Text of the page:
Exporting to Kosovo
President Obama announced the National Export Initiative (NEI) http://www.export.gov in 2010, with the goal of doubling exports by 2014. U.S. embassies are committed to supporting U.S. companies to start exporting or grow their exports to Kosovo.
Please note that there is no Kosovo page in export.gov.
U.S. Embassy Pristina offers business counseling services and facilitates interested investors, exporters and businesses interested in expanding into the Kosovo market. The Economic and Commercial Section of the Embassy can provide valuable insight into local market conditions, business climate, and investment opportunities. We promote the export of U.S. goods and services to Kosovo, and protect U.S. business interests here. Before entering the Kosovo market, U.S. investors should consult the Kosovo Country Commercial Guide (PDF 1,114 KB) and also check websites of other institutions.
The Country Commercial Guide (PDF 1,114 KB) is an extensive document that is meant to create an understanding of the markets in Kosovo and to give insights for investors. The report contains plentiful information on legal and trade regulations, political and investment climate, customs and tax regime etc. It is highly recommended that any U.S. business consults this document before coming to Kosovo. We recommend all U.S. businesses consult this document: Investment Climate Statement.(PDF 351 KB)
The Kosovo Ministry of Trade & Industry (MTI) actively promotes trade and improving the business environment by reducing and removing unnecessary barriers, work permits, and abolishing business registration fees etc.
Kosovo Investment and Enterprise Support Agency (KIESA) is also active in promoting foreign investment and takes a dynamic approach in promoting Kosovo as a good place to invest.
The American Chamber of Commerce (AmCham) in Kosovo has an extensive membership and regularly gathers U.S. and non-U.S. businesses to push for greater transparency and private sector input in government decision-making and reforms.
The Kosovo Chamber of Commerce (KCC) is a business organization advocating for advancement of trade, development and a better business environment in Kosovo.
The Advocacy Center helps to ensure that sales of U.S. products and services have the best possible chance competing abroad.
Contact your local U.S. Export Assistance Center and speak with a Trade Specialist for advice and support on exporting to Kosovo.
The Overseas Private Investment Corporation (OPIC) and Export-Import Bank of The United States work together to support projects in the region.
The Government of Kosovo is open to business and has taken a number of steps to improve the business environment and attract foreign investment. Please see below for links of relevant government institutions:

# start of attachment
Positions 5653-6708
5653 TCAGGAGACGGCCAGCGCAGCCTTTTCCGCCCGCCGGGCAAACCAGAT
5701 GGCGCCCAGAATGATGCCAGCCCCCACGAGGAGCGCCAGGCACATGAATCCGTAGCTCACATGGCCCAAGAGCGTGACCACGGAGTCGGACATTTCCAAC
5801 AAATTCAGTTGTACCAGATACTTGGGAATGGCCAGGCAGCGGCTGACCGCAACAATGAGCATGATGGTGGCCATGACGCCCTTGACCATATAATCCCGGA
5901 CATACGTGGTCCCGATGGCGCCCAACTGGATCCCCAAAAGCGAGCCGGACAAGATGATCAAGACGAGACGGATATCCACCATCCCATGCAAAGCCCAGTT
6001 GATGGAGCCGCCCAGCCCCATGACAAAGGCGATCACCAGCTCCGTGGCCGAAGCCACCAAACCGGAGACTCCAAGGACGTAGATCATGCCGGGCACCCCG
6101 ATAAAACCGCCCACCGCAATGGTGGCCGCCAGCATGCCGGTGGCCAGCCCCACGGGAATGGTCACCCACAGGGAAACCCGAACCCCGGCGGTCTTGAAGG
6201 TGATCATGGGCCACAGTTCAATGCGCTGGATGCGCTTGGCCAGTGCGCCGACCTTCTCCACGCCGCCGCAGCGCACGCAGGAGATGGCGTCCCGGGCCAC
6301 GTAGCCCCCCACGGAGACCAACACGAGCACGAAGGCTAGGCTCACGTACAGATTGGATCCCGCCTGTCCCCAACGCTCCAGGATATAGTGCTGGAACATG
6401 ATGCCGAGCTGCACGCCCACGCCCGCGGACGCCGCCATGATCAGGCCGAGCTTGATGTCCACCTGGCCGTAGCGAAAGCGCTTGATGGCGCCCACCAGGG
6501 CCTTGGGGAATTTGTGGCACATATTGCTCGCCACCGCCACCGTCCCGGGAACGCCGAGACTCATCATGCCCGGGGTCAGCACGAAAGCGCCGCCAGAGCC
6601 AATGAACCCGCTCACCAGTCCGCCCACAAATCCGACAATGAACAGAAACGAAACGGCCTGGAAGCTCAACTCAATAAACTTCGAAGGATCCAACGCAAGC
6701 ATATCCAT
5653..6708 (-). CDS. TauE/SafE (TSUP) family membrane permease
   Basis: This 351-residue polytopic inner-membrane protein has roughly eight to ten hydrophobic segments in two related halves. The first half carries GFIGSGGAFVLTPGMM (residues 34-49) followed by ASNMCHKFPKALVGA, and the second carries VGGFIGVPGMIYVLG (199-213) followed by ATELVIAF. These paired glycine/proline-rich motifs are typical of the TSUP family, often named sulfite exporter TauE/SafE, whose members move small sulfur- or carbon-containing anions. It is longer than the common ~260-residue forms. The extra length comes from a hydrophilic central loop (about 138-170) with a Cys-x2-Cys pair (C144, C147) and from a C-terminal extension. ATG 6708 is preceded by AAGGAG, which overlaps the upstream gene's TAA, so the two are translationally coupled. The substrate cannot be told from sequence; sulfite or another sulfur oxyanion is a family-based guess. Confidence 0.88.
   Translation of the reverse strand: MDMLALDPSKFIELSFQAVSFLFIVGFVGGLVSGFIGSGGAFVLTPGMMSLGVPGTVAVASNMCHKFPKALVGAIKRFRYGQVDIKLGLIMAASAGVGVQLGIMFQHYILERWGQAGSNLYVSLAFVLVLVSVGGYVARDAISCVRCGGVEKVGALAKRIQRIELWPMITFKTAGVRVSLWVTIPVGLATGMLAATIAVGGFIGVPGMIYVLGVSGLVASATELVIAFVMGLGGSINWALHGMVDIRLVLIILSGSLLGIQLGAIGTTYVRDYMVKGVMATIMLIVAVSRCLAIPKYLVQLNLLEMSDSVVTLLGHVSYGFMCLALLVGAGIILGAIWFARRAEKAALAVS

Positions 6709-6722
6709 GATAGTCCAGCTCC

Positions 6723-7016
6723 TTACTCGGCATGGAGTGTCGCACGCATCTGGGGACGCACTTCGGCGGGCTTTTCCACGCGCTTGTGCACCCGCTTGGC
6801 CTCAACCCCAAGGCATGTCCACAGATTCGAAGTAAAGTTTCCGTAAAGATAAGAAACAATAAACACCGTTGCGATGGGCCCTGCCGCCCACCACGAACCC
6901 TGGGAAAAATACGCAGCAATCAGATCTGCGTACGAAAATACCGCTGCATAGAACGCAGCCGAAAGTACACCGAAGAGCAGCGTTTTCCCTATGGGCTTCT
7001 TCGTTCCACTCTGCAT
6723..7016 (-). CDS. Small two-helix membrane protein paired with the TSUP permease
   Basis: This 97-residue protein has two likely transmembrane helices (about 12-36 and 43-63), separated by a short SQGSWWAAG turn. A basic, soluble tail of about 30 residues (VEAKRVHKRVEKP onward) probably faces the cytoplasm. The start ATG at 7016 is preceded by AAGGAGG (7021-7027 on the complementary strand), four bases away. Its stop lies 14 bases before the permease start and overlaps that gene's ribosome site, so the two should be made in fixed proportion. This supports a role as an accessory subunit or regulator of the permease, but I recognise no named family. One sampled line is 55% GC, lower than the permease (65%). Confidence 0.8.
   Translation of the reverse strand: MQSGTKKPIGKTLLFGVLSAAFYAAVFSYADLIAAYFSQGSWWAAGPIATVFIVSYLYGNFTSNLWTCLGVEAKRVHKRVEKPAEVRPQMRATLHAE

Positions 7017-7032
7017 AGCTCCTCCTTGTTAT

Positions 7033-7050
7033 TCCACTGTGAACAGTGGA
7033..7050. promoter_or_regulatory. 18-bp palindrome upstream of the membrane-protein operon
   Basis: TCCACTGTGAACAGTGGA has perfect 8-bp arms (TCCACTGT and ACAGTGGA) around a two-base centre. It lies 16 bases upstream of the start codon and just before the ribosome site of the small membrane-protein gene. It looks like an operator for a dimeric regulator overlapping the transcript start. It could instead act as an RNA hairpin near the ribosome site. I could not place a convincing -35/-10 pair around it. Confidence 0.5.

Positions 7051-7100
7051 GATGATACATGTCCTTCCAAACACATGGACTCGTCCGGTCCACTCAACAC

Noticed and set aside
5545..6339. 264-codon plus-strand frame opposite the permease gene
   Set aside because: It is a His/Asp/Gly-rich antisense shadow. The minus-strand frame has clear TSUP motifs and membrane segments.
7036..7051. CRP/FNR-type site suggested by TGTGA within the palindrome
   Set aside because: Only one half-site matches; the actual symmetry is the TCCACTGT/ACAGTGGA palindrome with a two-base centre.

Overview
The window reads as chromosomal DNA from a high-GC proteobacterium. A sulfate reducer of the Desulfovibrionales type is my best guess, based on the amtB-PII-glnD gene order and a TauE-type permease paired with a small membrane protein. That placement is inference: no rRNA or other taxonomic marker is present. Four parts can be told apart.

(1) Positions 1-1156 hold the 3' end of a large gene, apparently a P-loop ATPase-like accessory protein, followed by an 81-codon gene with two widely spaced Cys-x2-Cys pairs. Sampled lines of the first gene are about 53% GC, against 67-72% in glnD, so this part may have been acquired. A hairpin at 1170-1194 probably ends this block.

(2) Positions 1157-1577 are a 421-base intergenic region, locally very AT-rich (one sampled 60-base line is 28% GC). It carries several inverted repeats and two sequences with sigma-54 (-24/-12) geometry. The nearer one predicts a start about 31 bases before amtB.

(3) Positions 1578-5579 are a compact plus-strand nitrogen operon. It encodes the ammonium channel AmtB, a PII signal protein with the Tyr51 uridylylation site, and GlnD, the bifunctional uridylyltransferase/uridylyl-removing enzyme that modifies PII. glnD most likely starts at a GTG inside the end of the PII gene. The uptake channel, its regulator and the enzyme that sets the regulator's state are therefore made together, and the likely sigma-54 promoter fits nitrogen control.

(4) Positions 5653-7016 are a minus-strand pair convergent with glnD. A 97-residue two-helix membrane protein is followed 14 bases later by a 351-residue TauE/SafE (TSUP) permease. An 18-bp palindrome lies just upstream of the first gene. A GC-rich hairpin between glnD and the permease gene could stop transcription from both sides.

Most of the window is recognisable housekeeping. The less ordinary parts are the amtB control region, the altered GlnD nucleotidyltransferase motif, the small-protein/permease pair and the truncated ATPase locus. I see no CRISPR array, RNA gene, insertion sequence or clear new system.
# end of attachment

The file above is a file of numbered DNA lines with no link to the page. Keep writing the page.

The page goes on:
- Ministry for Economic Development
- Ministry of Trade and Industry
- Kosovo Customs
- Tax Administration
- Investing in Kosovo
Potential investors: Getting Started.
If you are considering investment in Kosovo, here are some steps you may wish to consider as you get started:
- Register with the U.S. Embassy – If you are planning a visit to consider investment, let us know by sending an email to the contact addresses on this page.
- Visit host country resources, such as the GoK Web portal.
- Contact local U.S. business support organizations such as the American Chamber of Commerce in Kosovo, and the local Kosovo Chamber of Commerce.
- Set up a meeting with our economic or commercial team to discuss any issues that arise.
Make sure to check the current State Department travel advisory for Kosovo.
The Foreign Corrupt Practices Act (FCPA) is an important anti-corruption tool designed to discourage corrupt business practices in favor of free and fair markets. The FCPA prohibits promising, offering, giving or authorizing giving anything of value to a foreign government official where the purpose is to obtain or retain business. These prohibitions apply to U.S. persons, both individuals and companies, and companies that are listed on U.S. exchanges. The statute also requires companies publicly traded in the U.S. to keep accurate books and records and implement appropriate internal controls.
A party to a transaction seeking to know whether a proposed course of conduct would violate the FCPA can take advantage of the opinion procedure established by the statue. Within 30 days of receiving a description of a proposed course of conduct in writing, the Attorney General will provide the party with a written opinion on whether the proposed conduct would violate the FCPA. Not only do opinions provide the requesting party with a rebuttable presumption that the conduct does not violate the FCPA, but DOJ publishes past opinions which can provide guidance for other companies facing similar situations.
More information on the DOJ opinion procedure can be found here (PDF 318 KB).